17 May 2008
I was bogged down in a store aisle sorting through Mother's Day cards and having absolutely no luck. It is another Mother's Day and I was having trouble selecting the perfect Mother's Day card. I am tempted to settle for something less than perfect this year.
I was rummaging through all kinds of Mother's Day cards and not happy with any one. There were categories galore for my selection. There are cards to celebrate every aspect of motherhood a person could think of. Of course, I saw a couple categories I had never thought of before. After over a half a century of giving Mother's Day cards I am really at a standstill. I have gone Mother's Day card dry.
This year I have more Mother's Day cards to select than ever. There is my mother, of course, my mother-in-law, both of my daughters and my daughter-in-law. If this is not enough to confuse a person, not to mention driving me to the poor house, I do not know what is.
Because all of these women in my life are connected to each other, and always compare notes, it is impossible to get the same card for all of them. I know, I tried it one year and they still remind me of that faux-pas.
It was much easier when the children were small at home. I could do homemade Mother's Day cards and blame it on the children. I no longer have that luxury.
In the middle of my Mother's Day card-selecting muse, I made a brilliant discovery. Every card on the shelf celebrated every imaginable aspect of motherhood a person could think of; cards for new mothers as well as older mothers, cards celebrating the culinary genius of mothers worldwide, and cards that thank mothers for the marvelous contributions they have made to society in general.
There were such quotes from Abraham Lincoln as, "All I am I owe to my mother." And the famous one, "The hand that rocks the cradle rules the world."
But there is one category whose absence became rather conspicuous. This sent me on a hunt with a mission. I visited several stores selling Mother's Day cards and rummage through them very carefully and much to my chagrin that category was never addressed.
When people think of mothers, all kinds of things come to mind. Mothers have made a great contribution to society by devoting themselves to their children. Yet, I failed to find one card thanking mothers everywhere for the one supreme contribution they have made to society.
Now, perhaps, this contribution is so well known that it goes unsaid. However, I believe the time to deal with this "unsaid" aspect of motherhood has come. Why I have been selected to deal with this absolutely important contribution, I will never know.
Just in case there is somebody who has no idea what I am talking about, (I can hardly believe there is any such person), let me tell you.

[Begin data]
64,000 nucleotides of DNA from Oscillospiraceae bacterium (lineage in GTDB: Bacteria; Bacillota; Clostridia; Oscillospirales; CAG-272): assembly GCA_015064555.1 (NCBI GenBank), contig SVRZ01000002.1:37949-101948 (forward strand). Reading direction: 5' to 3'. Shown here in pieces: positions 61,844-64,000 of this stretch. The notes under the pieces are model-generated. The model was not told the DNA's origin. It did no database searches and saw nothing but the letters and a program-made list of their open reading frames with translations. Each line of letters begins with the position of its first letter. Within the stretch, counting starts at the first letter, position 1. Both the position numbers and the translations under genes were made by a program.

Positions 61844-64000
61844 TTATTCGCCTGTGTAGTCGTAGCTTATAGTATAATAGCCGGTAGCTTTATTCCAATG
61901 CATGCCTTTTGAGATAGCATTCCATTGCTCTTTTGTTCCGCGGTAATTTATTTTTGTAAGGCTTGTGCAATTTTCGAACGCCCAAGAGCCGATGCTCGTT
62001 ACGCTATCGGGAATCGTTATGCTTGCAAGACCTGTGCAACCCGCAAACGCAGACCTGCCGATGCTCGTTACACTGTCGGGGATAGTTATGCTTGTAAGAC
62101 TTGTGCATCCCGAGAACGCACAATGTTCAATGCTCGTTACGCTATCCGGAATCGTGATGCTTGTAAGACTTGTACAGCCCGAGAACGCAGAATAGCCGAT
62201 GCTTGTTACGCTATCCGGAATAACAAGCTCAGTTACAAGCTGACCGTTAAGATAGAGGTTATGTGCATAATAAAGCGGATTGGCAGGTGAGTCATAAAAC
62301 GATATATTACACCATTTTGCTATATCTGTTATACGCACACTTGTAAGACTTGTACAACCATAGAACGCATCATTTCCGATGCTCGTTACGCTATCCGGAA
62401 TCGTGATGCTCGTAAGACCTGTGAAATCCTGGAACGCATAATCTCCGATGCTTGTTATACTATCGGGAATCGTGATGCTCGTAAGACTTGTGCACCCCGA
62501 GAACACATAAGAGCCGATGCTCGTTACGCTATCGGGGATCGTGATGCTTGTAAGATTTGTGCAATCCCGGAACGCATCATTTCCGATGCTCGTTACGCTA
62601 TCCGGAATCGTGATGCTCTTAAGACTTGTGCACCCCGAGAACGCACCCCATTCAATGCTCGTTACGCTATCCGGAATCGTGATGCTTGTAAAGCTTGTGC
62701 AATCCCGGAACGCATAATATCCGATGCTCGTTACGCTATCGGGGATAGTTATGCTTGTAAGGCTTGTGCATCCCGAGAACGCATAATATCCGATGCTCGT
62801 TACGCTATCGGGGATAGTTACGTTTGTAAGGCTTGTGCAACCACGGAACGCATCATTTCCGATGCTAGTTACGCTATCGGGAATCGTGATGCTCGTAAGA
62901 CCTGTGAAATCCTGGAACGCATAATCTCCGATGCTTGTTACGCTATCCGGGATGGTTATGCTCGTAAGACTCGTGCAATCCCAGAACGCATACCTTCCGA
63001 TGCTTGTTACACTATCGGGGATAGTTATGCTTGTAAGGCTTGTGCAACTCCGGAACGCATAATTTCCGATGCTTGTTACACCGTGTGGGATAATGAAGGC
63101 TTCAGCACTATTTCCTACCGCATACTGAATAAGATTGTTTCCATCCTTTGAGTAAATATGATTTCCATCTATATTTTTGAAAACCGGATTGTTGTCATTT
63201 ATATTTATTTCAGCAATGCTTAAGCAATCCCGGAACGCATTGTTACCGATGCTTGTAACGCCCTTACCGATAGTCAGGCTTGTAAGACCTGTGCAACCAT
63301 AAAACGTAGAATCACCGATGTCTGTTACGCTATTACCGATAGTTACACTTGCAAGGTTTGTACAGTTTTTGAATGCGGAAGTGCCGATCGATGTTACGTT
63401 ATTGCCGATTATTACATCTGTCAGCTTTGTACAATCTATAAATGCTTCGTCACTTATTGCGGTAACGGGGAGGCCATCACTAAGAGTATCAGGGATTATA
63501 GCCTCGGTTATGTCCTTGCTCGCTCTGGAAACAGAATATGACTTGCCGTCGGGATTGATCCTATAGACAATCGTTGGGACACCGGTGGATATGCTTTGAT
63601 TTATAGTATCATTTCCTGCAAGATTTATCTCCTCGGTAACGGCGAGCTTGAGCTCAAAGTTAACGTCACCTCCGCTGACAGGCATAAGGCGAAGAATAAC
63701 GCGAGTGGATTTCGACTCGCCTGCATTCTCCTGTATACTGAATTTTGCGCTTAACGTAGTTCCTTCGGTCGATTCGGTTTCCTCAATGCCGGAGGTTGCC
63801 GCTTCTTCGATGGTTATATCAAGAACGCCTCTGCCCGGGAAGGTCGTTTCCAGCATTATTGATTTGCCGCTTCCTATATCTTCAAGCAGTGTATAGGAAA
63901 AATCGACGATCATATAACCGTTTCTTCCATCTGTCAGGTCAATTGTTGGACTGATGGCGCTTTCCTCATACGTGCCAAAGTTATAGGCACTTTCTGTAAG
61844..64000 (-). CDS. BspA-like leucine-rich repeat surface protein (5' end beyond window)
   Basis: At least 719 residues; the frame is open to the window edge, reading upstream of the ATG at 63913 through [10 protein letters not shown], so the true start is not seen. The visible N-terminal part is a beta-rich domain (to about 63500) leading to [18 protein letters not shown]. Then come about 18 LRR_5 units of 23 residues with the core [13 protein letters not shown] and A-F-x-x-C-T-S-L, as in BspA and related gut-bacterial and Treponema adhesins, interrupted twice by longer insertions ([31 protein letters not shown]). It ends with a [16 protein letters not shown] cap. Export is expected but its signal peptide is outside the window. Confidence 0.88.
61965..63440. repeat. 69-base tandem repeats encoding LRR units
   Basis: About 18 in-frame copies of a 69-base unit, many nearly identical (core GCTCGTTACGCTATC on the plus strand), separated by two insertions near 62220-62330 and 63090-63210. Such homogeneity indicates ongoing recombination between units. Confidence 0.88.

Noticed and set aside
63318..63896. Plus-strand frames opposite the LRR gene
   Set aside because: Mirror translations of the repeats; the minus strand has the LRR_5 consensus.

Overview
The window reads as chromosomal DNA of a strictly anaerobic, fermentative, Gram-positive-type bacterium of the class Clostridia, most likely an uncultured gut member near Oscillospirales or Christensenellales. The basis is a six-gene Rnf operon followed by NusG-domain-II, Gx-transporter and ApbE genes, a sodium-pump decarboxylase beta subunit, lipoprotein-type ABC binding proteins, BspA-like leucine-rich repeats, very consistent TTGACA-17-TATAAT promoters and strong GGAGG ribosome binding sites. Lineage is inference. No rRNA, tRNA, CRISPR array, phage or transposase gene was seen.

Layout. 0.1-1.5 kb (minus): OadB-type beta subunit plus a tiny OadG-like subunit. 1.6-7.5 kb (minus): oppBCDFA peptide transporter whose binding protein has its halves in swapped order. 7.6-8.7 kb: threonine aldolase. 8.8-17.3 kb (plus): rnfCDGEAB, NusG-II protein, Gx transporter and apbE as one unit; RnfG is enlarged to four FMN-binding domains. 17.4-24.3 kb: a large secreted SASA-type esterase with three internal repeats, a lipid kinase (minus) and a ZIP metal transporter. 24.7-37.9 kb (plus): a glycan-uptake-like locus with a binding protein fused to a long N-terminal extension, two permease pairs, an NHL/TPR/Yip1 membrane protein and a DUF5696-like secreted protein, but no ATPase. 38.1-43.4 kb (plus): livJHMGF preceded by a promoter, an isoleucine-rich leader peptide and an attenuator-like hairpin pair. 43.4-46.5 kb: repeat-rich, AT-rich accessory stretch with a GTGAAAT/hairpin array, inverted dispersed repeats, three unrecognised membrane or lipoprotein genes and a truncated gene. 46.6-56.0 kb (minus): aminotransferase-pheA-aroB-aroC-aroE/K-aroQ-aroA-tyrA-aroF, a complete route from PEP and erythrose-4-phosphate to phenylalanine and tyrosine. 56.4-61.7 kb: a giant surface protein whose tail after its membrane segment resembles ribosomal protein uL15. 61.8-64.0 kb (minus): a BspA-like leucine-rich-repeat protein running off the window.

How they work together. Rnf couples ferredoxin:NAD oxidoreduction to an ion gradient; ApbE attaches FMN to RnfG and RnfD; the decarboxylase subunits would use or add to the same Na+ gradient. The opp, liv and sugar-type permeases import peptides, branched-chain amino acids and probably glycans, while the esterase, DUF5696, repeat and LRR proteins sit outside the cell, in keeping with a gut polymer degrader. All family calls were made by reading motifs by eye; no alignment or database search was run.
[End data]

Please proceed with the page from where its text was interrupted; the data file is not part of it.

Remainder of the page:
The biggest contribution that a mother makes to our world is... potty training her children. Can you imagine what kind of world this would be if mothers everywhere would rebel against this and refuse to potty train their children?
This has to be one of the most important contributions to society mothers could ever make. According to our family tradition (and you know what they say about family traditions?) my mother potty trained me when I was six months old. I highly suspicion this, but my memory does not go back that far.
If this is true, all I have to say is either I was a brilliant baby or my mother had nothing in the world to do at the time. I lean strongly to the former explanation. I could have been a brilliant baby, and spent all my brilliance on learning how to go to the potty. Talk about flushing an opportunity down the toilet.
I have never, to my knowledge, thanked my mother for this. With this in mind, I searched frantically through the Mother's Day cards to find one that addressed this important issue. To my dismay, there was not one.
Can you imagine what this world would be like if nobody was potty trained? The air travel industry would be completely out of business. Nobody would ride a bus, anywhere. Do not even think about restaurants.
The world is a nicer smelling place because mothers universally train their little ones to go to the potty. Now why in the world is there not a Mother's Day card thanking mothers everywhere for this?
Reflecting upon this, I cannot help but think that the quality of my life, as it is today, is a direct result of my early learning to go to the potty by myself. This in and of itself is something to be thankful for.
Sure, mothers everywhere are typically wonderful cooks and have so many other wonderful qualities. However, this single act of mercy trumps everything else they do.
It is easy to remember the big things in life to be thankful for, but it is quite another thing to remember those small things in life.
The Bible reminds us, "Giving thanks always for all things unto God and the Father in the name of our Lord Jesus Christ;" (Ephesians 5:20 KJV).
It is the small things in life that really add up to quality living.
Rev. James L. snyder